Ask five new parents what they want in a stroller and you’re likely to get five different answers.
“There’s no single type of stroller that’s best for everyone,” says Joan Muratore, who oversees stroller testing for Consumer Reports. “An umbrella stroller might be ideal if you take your little one on mass transit frequently, but if you live in the country and want to walk on wooded paths, you’ll struggle to maneuver it.”
It’s all about your lifestyle.
CR’s extensive stroller testing looks at not only the big-picture issues such as safety and durability but also the experiential details of everyday use. They’ve combed through our deep data, weighing the strengths and weaknesses of top-rated strollers, to bring you these selections of the best strollers for different needs.
How Consumer Reports Test Strollers
CR starts the test process by using each stroller the way a parent would, complete with a weight that simulates a child for most of our testing: They adjust the harness, backrest, and wheel brakes, and fold and unfold each model as you would when moving it into and out of a car. They collapse and carry each stroller, too, noting the folded size and weight.
They push each stroller through a test course with S-curves, and steer it between cones and over obstructions, including grass, mulch, and tree roots. And finally, we assess safety by subjecting each model to standard industry tests as well as CR-designed stability and braking tests.
The 80-plus models in our current stroller ratings are divided by category: traditional, combination, umbrella, travel systems, and car seat carriers. They range in price from less than $100 to more than $1,200, and come from brands such as 4moms, Baby Jogger, Baby Trend, Britax, Bugaboo, Bumbleride, Chicco, Evenflo, Graco, Jane, Joovy, Maclaren, Maxi-Cosi, Mountain Buggy, Peg Perego, Stokke, Uppababy, and more.
To get a feel for the categories most relevant to you, start with the stroller buying guide. Then CR members can read below for ratings and reviews of seven top picks, tailored to where and how you live.
1. Best Stroller for City Dwellers: Peg Perego Booklet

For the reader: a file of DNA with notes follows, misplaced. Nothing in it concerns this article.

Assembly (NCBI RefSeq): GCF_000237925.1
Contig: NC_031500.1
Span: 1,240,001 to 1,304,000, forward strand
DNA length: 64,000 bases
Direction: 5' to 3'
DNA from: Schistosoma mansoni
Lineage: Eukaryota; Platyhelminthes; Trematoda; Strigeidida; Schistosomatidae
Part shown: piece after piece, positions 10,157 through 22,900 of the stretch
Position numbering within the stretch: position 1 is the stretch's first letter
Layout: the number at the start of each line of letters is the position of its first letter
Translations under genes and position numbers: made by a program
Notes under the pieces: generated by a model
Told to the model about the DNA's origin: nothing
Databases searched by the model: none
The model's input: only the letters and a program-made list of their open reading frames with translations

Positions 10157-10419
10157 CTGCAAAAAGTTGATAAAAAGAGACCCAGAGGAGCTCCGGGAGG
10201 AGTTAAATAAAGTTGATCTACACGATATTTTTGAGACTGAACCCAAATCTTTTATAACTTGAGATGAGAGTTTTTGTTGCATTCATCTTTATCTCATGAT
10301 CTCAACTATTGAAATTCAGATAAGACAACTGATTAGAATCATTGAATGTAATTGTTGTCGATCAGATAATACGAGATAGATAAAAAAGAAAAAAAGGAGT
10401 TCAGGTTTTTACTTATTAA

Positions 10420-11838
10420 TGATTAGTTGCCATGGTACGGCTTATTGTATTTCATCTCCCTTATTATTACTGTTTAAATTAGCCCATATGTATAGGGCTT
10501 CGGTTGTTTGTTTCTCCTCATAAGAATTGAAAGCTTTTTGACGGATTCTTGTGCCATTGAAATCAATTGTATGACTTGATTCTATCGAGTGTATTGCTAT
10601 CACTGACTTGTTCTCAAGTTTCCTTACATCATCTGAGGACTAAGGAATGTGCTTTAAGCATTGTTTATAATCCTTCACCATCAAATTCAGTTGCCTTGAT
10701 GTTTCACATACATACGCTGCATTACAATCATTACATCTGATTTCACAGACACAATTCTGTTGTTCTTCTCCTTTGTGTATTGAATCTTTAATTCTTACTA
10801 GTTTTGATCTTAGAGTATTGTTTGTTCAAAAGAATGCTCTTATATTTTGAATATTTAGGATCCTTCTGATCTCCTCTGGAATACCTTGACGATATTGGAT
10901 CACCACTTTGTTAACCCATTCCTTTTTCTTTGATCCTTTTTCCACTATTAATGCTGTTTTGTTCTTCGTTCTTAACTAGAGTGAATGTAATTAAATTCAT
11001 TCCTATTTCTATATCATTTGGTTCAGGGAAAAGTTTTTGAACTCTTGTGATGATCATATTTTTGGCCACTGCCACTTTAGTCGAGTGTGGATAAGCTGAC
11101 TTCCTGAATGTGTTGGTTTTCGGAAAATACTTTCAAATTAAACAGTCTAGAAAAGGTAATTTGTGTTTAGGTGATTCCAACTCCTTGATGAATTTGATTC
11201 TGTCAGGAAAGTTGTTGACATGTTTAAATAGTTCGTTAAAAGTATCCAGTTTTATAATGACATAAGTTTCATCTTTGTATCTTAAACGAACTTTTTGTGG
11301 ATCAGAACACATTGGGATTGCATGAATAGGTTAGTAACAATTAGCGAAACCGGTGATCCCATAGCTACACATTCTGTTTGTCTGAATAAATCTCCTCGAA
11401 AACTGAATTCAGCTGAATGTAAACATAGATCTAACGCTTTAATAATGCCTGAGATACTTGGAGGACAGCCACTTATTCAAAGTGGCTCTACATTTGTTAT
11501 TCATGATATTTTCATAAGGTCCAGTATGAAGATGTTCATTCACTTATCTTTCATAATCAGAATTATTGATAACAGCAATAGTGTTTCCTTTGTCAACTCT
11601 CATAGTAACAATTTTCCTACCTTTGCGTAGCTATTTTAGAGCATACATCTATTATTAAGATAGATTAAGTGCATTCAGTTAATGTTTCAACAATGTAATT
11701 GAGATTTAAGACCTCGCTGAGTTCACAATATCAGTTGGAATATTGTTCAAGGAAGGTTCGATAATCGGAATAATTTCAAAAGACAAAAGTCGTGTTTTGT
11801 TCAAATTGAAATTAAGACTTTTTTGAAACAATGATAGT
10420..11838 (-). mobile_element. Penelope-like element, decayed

Overall Score: 88 (Excellent)
CR’s take: The Peg Perego Booklet is considered a traditional stroller—it has four wheels and is a little leaner than convertible models that can accept car seats. The Booklet hits the sweet spot for most urbanites: comfy enough for a long walk in the park but easily collapsed with one hand, so you can still cling to your little one when you need to jump on a bus or subway. The seat is roomy, and there’s generous storage below to help with errands. At 20 pounds, the Booklet weighs twice as much as some ultralight umbrella strollers, but it drives so well—earning an Excellent rating for maneuverability—that you can’t compare. Buy for $349.99 on Amazon.
2. Best Stroller for Suburban Living: Chicco Bravo Trio
Overall Score: 81 (Excellent)
CR’s take: The Bravo Trio is a travel system—a car seat and stroller sold together. It’s large, comfortable, and sturdy—a great option for the suburbs or the country, where kids might spend as much time in a car seat as in a stroller. (The size isn’t an issue if you’re not trying to get it up and down apartment stairs.) Easy to collapse and stash in a trunk, the Bravo Trio earns a rating of Excellent in CR’s critical ease-of-use test. And snapping in the included Chicco KeyFit 30 car seat, which gets stellar marks in our extensive car seat testing, is almost effortless. The seat itself earns ratings of Excellent for ease of use and fit, with either a seat belt or a LATCH mechanism. Buy for $379.99 on Amazon.
3. Best Stroller for Athletic Parents: Thule Urban Glide
Overall Score: 85 (Excellent)